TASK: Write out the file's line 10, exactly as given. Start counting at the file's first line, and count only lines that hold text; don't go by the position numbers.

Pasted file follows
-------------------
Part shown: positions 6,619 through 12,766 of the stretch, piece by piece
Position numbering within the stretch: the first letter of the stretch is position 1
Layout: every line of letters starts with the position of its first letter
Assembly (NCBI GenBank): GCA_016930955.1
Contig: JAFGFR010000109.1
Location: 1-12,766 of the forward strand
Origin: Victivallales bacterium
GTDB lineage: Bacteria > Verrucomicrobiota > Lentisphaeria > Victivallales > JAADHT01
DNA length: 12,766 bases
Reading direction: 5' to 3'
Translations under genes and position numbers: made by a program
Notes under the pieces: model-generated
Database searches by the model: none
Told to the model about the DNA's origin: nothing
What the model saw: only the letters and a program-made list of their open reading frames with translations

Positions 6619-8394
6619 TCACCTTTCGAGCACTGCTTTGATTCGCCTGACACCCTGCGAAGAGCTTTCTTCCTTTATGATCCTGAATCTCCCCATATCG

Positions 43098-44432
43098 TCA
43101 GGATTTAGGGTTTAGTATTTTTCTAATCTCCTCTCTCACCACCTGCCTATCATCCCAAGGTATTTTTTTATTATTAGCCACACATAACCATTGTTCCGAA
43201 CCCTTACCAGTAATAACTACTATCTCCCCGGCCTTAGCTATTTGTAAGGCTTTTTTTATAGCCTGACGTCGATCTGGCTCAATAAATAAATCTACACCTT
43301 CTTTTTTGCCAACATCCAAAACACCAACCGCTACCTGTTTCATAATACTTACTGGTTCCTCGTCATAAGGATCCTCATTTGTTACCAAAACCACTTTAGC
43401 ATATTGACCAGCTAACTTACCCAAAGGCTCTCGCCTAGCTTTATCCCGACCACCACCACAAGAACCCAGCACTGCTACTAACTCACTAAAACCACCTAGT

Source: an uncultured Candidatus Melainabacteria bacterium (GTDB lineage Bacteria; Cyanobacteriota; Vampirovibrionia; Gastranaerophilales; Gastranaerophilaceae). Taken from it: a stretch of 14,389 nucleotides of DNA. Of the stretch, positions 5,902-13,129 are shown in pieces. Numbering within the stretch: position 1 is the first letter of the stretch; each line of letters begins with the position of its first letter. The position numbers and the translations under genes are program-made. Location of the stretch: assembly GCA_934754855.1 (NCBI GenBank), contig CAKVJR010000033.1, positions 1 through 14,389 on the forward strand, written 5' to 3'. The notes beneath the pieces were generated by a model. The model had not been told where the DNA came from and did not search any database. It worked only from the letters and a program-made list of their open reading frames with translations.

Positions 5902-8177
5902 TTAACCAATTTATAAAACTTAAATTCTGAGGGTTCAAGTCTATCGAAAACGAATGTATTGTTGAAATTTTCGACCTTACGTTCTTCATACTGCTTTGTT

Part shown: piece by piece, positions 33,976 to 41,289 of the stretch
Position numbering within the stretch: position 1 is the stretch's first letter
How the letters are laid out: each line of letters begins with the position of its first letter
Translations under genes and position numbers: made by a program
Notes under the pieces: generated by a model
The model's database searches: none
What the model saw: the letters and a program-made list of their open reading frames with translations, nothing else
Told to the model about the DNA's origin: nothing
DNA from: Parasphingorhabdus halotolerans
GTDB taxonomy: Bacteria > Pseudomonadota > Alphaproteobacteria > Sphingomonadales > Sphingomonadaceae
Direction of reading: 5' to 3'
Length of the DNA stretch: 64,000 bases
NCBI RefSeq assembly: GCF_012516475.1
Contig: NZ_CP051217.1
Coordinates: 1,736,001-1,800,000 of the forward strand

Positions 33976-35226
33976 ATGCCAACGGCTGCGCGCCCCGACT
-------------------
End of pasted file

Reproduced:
Reading direction: 5' to 3'